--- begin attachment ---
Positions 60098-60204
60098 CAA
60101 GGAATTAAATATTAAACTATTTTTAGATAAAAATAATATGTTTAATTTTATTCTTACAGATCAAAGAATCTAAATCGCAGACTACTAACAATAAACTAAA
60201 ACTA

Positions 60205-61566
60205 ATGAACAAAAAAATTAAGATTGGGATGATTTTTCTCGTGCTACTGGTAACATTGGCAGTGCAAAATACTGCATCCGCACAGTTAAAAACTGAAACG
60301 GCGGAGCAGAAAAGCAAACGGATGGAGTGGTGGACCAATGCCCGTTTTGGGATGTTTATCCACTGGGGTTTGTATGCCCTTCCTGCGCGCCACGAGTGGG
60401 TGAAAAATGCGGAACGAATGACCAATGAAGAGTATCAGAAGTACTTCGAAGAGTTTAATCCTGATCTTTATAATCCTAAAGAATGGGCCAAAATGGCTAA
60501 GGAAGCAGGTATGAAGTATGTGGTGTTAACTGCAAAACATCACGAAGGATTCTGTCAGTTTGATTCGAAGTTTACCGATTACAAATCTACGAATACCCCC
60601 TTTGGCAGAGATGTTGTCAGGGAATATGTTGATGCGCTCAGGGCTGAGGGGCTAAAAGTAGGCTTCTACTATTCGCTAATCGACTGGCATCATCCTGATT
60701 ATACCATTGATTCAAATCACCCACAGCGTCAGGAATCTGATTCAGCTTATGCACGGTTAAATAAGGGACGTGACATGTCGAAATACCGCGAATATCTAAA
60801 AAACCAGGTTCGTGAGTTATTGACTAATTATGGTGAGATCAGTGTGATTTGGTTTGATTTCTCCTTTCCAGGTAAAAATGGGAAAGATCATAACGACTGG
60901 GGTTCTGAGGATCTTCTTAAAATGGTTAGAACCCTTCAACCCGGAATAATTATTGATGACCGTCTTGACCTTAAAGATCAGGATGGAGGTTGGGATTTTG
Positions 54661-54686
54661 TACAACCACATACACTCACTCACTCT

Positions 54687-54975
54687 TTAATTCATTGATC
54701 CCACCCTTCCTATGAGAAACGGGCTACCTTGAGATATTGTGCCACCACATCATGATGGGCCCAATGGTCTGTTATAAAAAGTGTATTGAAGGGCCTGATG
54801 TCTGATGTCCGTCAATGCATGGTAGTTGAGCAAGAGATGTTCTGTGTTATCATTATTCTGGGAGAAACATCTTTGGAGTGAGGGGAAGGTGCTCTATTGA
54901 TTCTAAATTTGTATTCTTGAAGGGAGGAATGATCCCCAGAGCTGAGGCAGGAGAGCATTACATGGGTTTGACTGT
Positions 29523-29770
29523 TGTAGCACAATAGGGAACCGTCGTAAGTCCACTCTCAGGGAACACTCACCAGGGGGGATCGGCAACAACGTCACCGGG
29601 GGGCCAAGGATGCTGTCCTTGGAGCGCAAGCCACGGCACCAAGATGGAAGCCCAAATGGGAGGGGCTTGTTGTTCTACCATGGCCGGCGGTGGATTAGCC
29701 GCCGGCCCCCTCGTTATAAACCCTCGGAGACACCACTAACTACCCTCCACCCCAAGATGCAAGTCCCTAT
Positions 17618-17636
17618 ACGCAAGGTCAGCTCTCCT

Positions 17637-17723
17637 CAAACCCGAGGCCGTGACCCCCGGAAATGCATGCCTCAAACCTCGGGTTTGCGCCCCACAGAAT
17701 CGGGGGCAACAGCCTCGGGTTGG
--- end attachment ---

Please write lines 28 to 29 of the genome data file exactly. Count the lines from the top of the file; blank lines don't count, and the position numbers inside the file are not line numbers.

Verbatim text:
17637 CAAACCCGAGGCCGTGACCCCCGGAAATGCATGCCTCAAACCTCGGGTTTGCGCCCCACAGAAT
17701 CGGGGGCAACAGCCTCGGGTTGG